01/01/2015 8:09 AM IST | Updated 15/07/2016 8:24 AM IST

For Want Of A Swachh Bharat

PRAKASH SINGH via Getty Images
A macaque monkey searches for eatables at a dustbin in New Delhi on January 14, 2014. Thousands of monkeys live on the rooftops of downtown Delhi. Despite being considered a nuisance they cannot be killed because many Indians consider them sacred. AFP PHOTO/Prakash SINGH (Photo credit should read PRAKASH SINGH/AFP/Getty Images)

A couple of months back, while going home in a bus, I did not get a seat so I stood holding the supporting metal bar beside a seat. A co-passenger sitting near the window was busy munching on potato chips. After she finished eating the chips she threw the packet out of the window. Some 15 minutes later, her stop arrived, and while she was getting down she went past me. I could not stop myself from asking her, "Do you eat like this at home too and throw the cover wherever you are sitting?" to which she replied, "None of your business."... I just smiled back at her. This incident happened months before Prime Minister Narendra Modi launched the Swachh Bharat Abhiyan, so no there is correlation whatsoever.

Every other day I see this happening, passengers eating orange or banana and then throwing the peel out of the window, eating roasted peanut and throwing the shell out of the window. These people probably think it is the duty of the Government to keep the roads clean and not theirs.

Even at bus stops where there are dustbins, people just throw chips, or biscuit, or chocolate wrappers all over the place. Once I showed a lady that there is dustbin to which she said, "Everyone is throwing wrappers around, why do you have a problem?" then rushed away.

I persisted in my mission to question people every time I saw someone throwing garbage out of the bus window, and I did succeed a couple of times in stopping them. I managed to stop a female software engineer from throwing a banana peel on the road and asked her to keep it in a plastic bag she was carrying. Another time a college-going girl agreed to keep the biscuit wrapper in the side zip of her bag instead of throwing it out of the window.

This lack of cleanliness or abysmal level of ignorance can be seen all around, not just at bus stops or railway stations, it is prevalent everywhere. In my colony, many are not ready to pay Rs. 40 per month to the garbage collector, instead they prefer throwing garbage at any of the nearest vacant plot. The irony is, every morning these people sweep in front of their gates and put muggulu (floral decoration done on the floor using limestone powder) without fail, and the very same people do not mind throwing garbage in a vacant plot located beside their house!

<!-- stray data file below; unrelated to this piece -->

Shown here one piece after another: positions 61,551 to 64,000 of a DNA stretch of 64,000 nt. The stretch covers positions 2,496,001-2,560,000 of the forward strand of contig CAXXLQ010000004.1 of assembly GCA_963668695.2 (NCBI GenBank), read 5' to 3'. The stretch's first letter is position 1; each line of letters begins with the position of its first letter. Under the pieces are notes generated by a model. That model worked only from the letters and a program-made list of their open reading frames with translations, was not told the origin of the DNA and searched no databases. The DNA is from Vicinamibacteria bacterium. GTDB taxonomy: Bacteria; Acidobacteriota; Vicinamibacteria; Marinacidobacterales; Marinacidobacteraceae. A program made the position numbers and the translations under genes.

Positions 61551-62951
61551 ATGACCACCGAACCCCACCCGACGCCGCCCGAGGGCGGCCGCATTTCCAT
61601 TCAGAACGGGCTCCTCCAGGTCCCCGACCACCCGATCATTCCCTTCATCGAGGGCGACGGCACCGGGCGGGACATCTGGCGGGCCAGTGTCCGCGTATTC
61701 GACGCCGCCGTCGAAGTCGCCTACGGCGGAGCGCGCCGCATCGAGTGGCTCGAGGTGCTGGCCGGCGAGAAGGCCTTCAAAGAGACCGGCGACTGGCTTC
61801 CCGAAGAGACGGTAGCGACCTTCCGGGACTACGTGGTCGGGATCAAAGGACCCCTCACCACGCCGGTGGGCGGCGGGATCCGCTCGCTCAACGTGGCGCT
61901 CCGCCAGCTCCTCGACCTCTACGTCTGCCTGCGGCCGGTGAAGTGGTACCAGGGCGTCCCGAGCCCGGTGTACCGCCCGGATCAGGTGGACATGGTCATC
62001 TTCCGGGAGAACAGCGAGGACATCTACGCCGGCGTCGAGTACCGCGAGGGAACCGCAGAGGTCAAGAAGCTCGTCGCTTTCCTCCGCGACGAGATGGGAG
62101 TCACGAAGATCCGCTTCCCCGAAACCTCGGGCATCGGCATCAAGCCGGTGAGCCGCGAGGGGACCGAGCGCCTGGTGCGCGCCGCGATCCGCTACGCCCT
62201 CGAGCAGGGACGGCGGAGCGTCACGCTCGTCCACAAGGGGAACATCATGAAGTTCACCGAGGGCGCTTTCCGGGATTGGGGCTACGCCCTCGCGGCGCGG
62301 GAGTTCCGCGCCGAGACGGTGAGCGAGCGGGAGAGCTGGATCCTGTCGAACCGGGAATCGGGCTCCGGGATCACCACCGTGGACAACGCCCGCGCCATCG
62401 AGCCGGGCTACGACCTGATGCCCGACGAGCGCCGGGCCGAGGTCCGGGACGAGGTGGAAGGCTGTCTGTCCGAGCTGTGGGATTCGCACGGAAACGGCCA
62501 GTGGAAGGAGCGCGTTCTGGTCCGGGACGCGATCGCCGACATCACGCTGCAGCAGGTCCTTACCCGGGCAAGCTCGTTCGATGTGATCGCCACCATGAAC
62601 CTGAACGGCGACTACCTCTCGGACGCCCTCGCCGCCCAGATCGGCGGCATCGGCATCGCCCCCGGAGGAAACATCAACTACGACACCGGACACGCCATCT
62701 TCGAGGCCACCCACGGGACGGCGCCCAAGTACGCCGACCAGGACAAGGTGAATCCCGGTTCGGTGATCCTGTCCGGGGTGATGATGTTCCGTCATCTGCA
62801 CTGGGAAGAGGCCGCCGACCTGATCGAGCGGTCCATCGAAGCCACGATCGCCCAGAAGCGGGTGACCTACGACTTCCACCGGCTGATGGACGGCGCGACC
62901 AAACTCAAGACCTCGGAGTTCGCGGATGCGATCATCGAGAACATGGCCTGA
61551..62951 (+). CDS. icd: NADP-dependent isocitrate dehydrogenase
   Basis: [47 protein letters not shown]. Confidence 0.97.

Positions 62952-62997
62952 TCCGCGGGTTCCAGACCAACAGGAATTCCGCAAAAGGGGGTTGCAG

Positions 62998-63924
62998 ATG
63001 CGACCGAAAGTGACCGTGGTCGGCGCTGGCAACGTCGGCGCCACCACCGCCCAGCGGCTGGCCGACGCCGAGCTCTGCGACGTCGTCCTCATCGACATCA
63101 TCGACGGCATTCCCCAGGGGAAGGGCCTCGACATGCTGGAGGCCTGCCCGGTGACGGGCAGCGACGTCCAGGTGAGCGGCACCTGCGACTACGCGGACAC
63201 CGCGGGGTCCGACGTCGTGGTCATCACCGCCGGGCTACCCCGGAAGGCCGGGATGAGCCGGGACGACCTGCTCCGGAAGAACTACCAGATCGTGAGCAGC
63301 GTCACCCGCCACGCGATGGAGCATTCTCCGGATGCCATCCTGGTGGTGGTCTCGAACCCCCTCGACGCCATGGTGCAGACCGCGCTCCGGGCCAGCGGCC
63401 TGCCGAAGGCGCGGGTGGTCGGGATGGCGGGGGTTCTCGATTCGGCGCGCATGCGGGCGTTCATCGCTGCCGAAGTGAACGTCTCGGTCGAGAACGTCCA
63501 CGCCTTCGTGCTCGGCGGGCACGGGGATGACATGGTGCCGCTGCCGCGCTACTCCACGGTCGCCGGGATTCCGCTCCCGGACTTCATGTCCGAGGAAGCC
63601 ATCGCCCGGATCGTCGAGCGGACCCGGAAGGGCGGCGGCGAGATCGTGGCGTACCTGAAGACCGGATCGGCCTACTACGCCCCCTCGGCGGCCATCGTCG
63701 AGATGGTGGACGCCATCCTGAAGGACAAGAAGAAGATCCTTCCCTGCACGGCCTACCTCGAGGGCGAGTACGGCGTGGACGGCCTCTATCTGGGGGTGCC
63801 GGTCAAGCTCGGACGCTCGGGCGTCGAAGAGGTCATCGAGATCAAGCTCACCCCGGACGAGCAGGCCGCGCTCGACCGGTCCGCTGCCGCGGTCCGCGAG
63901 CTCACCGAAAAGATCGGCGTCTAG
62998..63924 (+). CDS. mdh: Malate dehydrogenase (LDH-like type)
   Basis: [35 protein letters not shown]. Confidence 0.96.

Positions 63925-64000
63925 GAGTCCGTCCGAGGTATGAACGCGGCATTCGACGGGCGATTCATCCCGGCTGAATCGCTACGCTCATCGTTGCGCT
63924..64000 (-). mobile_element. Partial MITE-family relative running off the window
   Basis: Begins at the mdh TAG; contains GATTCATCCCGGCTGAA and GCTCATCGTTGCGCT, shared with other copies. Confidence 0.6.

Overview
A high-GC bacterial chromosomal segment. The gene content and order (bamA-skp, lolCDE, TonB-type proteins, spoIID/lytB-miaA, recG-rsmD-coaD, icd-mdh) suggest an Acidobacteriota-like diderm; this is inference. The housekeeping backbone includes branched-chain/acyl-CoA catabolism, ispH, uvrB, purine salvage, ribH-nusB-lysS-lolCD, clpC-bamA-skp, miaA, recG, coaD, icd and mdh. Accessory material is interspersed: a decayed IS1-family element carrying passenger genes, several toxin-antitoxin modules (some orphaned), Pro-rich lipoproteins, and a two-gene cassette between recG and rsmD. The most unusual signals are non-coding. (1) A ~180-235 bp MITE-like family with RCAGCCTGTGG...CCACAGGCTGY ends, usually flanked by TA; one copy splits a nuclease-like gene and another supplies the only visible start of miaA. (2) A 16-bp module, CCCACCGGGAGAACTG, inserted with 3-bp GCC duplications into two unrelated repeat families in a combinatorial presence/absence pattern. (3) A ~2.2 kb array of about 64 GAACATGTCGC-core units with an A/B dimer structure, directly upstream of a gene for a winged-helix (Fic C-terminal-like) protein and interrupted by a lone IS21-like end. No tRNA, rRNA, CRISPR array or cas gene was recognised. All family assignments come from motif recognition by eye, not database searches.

We live in a private residential colony around four kilometres from the Defence Lab Quarters, Hyderabad. The road from there to my house used to be one of the cleanest and beautiful stretches of road till ten years ago. I say beautiful because, 50 per cent of the stretch is lined with trees on both sides, the branches at the top are entangled creating a green umbrella and in the spring the road gets covered with a sheet of yellow flowers. But today, it has been turned into one of the ugliest stretches, thanks to the hundreds of residential units that have come up on both sides of the stretch.

For every 1km, one can find a 300-metre-stretch of garbage dump yard, which is not only an eyesore but also stinks like hell, it has robbed the area of its pleasant morning and evening breeze, which one could feel earlier.

It makes me wonder why people have such double standards about cleanliness. Why do people need a celebrity to tell them to keep their surroundings clean? Do people wait every day to hear from Priyanka Chopra or Aamir Khan before cleaning their houses? I'm sure that's not the case, then why do they need someone's push to keep their city clean?

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